Maybe it’s pack journalism, or maybe the charter-school phenomenon has broken through to the mainstream media. Whatever the case, you could hardly open a newspaper this week without seeing a story about charters –- even though they enroll less than 3 percent of the nation’s students.
Both the Associated Press and the New York Times gave big play to stories about charter schools run by Chicago’s Renaissance Schools Fund, a business-backed philanthropy.
The AP story, a compelling feature that ran in the Washington Post and many other papers, focuses on Urban Prep, a high school on Chicago’s tough South Side that boasts a 100 percent college-acceptance rate for its 2010 graduates. It portrays the school as a miracle worker that turned around the lives of dead-end kids and sent them off to some of America’s best colleges.
The Times takes the same subject and paints a slightly different picture. It celebrates the success of Urban Prep and other Renaissance schools, but includes a skeptical comment from a Chicago school district official and notes that 1) not everyone who enrolled in the schools is graduating and 2) not everyone who is accepted at a college will end up going, or succeeding.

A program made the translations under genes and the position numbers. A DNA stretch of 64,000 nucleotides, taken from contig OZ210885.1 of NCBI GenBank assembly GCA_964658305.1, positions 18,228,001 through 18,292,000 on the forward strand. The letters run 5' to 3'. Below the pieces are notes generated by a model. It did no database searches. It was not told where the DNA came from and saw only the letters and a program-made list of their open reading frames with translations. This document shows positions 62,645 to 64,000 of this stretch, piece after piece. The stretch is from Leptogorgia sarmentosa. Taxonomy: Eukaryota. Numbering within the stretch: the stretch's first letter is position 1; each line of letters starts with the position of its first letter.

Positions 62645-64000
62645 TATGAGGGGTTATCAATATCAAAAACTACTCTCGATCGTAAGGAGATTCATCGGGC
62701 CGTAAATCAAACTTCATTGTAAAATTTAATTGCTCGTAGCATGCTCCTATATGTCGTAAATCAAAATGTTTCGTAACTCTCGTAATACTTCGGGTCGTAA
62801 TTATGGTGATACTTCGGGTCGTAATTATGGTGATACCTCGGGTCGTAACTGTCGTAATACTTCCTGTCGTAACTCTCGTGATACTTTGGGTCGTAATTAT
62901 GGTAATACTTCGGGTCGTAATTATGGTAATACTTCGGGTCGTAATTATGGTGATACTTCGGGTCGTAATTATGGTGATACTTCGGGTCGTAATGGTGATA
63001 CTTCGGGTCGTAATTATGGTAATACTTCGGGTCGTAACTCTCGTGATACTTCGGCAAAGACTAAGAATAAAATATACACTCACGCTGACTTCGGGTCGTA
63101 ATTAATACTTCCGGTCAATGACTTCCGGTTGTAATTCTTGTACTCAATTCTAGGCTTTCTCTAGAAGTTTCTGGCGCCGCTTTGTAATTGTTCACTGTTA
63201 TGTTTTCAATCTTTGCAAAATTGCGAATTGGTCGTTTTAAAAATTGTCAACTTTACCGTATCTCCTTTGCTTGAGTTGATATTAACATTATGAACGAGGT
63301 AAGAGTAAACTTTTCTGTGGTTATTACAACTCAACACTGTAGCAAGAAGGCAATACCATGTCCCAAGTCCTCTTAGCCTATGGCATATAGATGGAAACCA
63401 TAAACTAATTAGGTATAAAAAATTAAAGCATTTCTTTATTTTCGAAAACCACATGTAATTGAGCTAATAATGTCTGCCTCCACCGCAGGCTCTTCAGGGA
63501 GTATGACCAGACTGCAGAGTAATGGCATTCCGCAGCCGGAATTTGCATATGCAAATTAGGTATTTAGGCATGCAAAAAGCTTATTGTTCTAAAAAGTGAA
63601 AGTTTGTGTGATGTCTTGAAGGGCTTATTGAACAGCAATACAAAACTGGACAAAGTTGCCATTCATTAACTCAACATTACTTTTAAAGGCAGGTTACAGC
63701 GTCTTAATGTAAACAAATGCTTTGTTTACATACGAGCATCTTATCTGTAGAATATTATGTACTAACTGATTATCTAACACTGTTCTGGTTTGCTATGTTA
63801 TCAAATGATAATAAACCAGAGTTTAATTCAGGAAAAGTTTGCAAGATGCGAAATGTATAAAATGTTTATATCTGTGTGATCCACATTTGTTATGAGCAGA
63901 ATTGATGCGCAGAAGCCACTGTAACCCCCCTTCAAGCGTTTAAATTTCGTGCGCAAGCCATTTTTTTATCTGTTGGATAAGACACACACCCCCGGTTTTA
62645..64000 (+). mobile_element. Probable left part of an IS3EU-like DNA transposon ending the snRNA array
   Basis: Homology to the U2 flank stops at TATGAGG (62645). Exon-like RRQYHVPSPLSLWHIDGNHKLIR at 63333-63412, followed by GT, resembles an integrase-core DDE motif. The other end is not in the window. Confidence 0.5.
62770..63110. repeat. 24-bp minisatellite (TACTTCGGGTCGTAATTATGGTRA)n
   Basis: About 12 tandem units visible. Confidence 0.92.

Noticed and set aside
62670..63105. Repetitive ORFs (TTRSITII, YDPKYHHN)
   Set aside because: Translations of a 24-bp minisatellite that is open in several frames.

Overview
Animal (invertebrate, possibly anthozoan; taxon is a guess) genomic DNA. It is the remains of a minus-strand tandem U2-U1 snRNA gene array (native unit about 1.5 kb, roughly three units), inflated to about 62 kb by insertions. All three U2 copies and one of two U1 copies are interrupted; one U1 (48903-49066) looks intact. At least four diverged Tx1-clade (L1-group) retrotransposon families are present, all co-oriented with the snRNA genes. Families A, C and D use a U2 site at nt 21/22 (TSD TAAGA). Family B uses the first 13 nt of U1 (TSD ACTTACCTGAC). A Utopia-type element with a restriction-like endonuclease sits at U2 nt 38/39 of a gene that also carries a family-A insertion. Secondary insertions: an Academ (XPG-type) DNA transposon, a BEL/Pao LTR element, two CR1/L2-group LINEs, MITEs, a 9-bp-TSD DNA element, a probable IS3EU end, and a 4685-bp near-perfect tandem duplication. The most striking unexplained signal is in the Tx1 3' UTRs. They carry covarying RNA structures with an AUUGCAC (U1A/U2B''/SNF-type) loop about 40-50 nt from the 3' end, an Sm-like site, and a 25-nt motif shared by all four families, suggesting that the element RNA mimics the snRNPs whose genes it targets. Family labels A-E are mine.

How did the AP and the Times happen to feature the same schools in the same week? Blogger Alex Russo shares the Renaissance Schools Fund news release that did the trick.
Closer to home, Andy Gammill writes in the Indianapolis Star about the mixed record of charter schools in Indianapolis, where some charters are struggling and others – including Indy Met High School, which last week received a $2.2 million school turnaround grant from the state – are credited with impressive success. “In short, charter schools are neither inherently better nor worse — and they are susceptible to the same factors that determine the quality of a traditional public school,” Gammill writes.
Finally, Education Week reports on a federally commissioned study that finds “students who won lotteries to attend charter middle schools performed, on average, no better in mathematics and reading than their peers who lost out in the random admissions process and enrolled in nearby regular public schools.” The study’s lead author says that, generally, the charters were more effective for low-income, low-achieving students and less effective for higher-income, higher-achieving students.
The story concludes with a brief history of the research wars between supporters and critics of charter schools.